Interspecific Hybridization Between Sorghum (sorghum Bicolor L. Moench) And Its Wild Relatives And The Implication On Hybrid Fitness
Magomere, T O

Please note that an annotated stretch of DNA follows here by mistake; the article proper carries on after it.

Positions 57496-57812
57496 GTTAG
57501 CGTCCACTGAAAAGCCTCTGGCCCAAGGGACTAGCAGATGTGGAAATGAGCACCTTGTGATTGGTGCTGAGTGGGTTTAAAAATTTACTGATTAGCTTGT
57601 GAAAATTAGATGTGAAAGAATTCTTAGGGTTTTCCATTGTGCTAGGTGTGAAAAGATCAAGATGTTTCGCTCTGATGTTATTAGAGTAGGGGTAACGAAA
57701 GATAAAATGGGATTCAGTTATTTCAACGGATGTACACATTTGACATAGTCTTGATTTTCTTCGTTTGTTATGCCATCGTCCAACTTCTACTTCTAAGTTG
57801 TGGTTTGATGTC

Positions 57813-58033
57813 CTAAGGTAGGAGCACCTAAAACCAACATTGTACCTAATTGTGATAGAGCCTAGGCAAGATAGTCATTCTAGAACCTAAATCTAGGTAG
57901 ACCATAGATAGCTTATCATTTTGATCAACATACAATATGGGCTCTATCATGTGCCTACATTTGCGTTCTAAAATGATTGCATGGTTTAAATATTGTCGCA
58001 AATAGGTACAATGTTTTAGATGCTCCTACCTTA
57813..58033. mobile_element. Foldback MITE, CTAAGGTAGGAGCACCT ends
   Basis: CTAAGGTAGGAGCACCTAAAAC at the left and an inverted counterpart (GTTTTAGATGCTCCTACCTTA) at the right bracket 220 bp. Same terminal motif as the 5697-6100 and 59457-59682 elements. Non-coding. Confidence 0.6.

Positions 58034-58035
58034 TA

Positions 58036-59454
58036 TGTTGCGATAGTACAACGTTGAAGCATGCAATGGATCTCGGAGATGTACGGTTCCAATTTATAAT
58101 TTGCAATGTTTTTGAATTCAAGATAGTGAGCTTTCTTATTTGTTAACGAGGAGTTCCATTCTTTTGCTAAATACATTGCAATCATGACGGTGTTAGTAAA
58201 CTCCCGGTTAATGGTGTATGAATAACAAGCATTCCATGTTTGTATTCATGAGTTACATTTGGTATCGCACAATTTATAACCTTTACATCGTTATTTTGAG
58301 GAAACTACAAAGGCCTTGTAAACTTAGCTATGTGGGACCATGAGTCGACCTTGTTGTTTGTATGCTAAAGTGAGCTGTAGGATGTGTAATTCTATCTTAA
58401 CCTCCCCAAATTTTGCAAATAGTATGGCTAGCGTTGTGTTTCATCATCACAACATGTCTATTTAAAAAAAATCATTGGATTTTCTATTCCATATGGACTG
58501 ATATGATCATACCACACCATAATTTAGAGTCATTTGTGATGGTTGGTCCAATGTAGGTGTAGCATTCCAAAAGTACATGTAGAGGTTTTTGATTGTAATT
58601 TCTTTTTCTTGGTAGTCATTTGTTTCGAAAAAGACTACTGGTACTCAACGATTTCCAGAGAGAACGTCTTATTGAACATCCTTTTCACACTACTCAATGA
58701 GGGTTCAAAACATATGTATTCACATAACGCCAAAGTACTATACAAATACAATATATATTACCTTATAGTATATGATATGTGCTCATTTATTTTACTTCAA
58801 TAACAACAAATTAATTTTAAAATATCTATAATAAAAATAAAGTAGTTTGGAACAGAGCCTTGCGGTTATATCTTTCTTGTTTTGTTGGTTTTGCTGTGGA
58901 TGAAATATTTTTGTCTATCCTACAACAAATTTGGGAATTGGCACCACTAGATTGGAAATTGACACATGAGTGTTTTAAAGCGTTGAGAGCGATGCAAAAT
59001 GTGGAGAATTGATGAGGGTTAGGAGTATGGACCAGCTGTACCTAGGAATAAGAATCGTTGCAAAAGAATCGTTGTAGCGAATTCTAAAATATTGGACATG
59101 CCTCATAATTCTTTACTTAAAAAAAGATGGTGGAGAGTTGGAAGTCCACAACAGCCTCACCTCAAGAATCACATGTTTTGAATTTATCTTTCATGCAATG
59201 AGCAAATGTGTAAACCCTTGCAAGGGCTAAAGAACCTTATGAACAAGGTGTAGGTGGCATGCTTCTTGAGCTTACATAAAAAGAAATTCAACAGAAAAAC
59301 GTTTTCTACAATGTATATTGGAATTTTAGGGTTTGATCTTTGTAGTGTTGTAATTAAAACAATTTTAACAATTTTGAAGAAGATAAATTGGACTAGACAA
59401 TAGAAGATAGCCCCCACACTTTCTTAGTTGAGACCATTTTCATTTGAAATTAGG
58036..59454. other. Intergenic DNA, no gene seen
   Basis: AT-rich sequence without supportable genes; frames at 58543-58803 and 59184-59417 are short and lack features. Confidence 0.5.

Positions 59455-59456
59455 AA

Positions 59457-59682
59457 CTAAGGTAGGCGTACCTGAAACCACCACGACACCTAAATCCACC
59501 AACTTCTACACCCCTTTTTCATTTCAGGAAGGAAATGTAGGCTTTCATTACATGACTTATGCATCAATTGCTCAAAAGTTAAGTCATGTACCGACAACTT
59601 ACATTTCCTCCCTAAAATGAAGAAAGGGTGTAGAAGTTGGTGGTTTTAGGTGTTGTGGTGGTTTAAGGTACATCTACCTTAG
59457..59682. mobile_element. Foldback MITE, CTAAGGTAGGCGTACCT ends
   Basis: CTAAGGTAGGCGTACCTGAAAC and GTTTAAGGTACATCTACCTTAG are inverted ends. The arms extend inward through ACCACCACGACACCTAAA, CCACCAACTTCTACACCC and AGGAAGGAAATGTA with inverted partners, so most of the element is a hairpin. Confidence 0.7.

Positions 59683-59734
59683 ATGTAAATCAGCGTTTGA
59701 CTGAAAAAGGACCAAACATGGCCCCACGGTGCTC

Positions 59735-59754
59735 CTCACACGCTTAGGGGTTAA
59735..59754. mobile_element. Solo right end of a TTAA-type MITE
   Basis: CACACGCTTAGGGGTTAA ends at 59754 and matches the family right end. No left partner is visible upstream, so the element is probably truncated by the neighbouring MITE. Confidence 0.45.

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Sorghum (Sorghum bicolor L. Moench) is an important cereal in global agriculture. Sorghum is a leading cereal in arid and semi-arid agriculture, ranking fifth in importance among the world's grain crops. Efforts in sorghum improvement of the crop for important agronomic and food traits are increasingly adopting genetic engineering. The use of transgenic crops has been associated with several potential risks in cropping systems including enhancement of invasive ability of hybrids between crops and their wild progenitors. The study investigated pollen mediated transfer of S bicolor alleles to wild sorghum populations (S sudanense; S halepense; S bicolor ssp. verticilliflorum), described the population structure of wild sorghums in western Kenya and described the effects of introgression on hybrid fitness and fecundity. The study also evaluated the effectiveness of molecular ~approaches in detecting allelic transfer during interspecific hybridization. Phenotypic methods, peR, diversity analysis and genetic distances were used to evaluate controlled and spontaneous interspecific hybridization events and gene flow in the greenhouse and field studies. Real time peR and Multiplex-Pf.R were evaluated for the efficiency of detecting crop alleles in the wild sorghums growing in sympatry with cultivated species. Replacement series were used to evaluate the relative competitive abilities of the F1 progenies in the presence or absence of Bt. larvicides. In the results, unique and null SSR alleles in wild sorghums and high polymorphisms were observed among the accessions. Interspecific hybridization was observed between S. halepense x S. bicolor and S. sudanense x S. bicolor. There exists variation in interspecific hybridization among species within the sorghum genus. There were significant phenotypic variations on vegetative traits with F1 progenies having profuse tillering and branching than the parental populations. Phenotypic characteristics of the F1 varied with the wild parents involved in crosses. Microsatellite loci showed differential banding XIX patterns between parents and the FI progeny. The crosses had midway clusters between respective parents on dendogram analysis. The real time-PCR technique was effective in qualitative, quantitative and genotyping analysis of crop alleles in both crop and wild backgrounds. Melting point analysis was valuable in determination and discrimination of SSR alleles. Both crossing point analysis and melting point analysis were valuable in differentiating wild sorghum populations from the different agro-ecological zones from Western Kenya. Crop alleles were observed in wild, sorghum populations in agro-ecological zones in Homa Bay, Siaya and Busia counties of Kenya. In addition wild sorghum population had moderate to high diversity on SSR loci assayed. The population had low inbreeding, low genetic differentiation and low to moderate deviation from HW equilibrium. Intra-populations diversity (Hs) was larger than inter-population diversity (OST) in all populations. This showed pollen and seed mediated gene flow was important in the wild sorghum populations and disqualified any recent population bottlenecks in the wild populations. Wind parameters showed significant effect in pollen mediated gene flow in concentric plots. There were significant species effects in the flow of genes in UFD plots. S. bicolor ssp. verticilliflorum had low gene flow frequencies in most directions relative to S. halepense and S. sudanense. More interspecific hybridization events were observed above lOOm from pollen source in S. halepense and S. sudanense and a regression model LoglOY= LOglOA+ Bx best explained the short distance and long distance flow of crop genes in the open pollinated concentric design plots. Short distance gene flow was recorded 5m from the donor plot while long distance 'jump" dispersal was observed at between 80-100m. The maximum distance of gene flow in the plots was seen at 200m. Interspecific hybridization among sorghum species was observed using Multiplex-PCR. Template concentration, primer quality and reaction conditions were important in efficient amplification and analysis of multiple loci. Using xx the technique 2 to 3 S. bicolor loci were amplified concurrently in the wild species, with substantial reduction in peR costs. S. sudanense had higher affinity towards hybridization with the crop as well as the wild materials showing "bridge species" features. F1 progeny obtained from the interspecific crosses showed heterosis on vegetative morphological parameters. Fitness associated traits of F1 hybrids grown in competition with their parents were enhanced and varied among species. The F1 progenies had equal or lesser ratoons than the wild parents, but they had more seed as compared to their parents. All F1 populations had high levels of seed dormancy and poor germination. Presence of Bt larvicides increased seed production in parental as well as the F 1 populations grown in competition at different parent:F 1 ratios. This increase was seen in all competition plant mixtures in replacement series except where the F1 was grown in 25% ratios. There were more panicles and more seeds in the Bt sprayed populations. There exists variation in interspecific hybridization within the sorghum genus giving rise to high diversity in wild sorghum populations. The F1 hybrids had high heterosis on both vegetative and reproductive features but a fitness girdle was observed with poor germination of the F1. In order to analyze the effect of transgenes in wild sorghums, there is need to evaluate the specific events to examine their fitness contribution in the progeny. The effects of interspecific hybridization can be minimized by the use of molecular tools such as peR, real time-Pf'R and multiplex-Pf'R for rapid tracking of crop genes in wild sorghums. In addition physical and genetic confinement tools can be utilized for ease of integrating transgenics in cropping systems.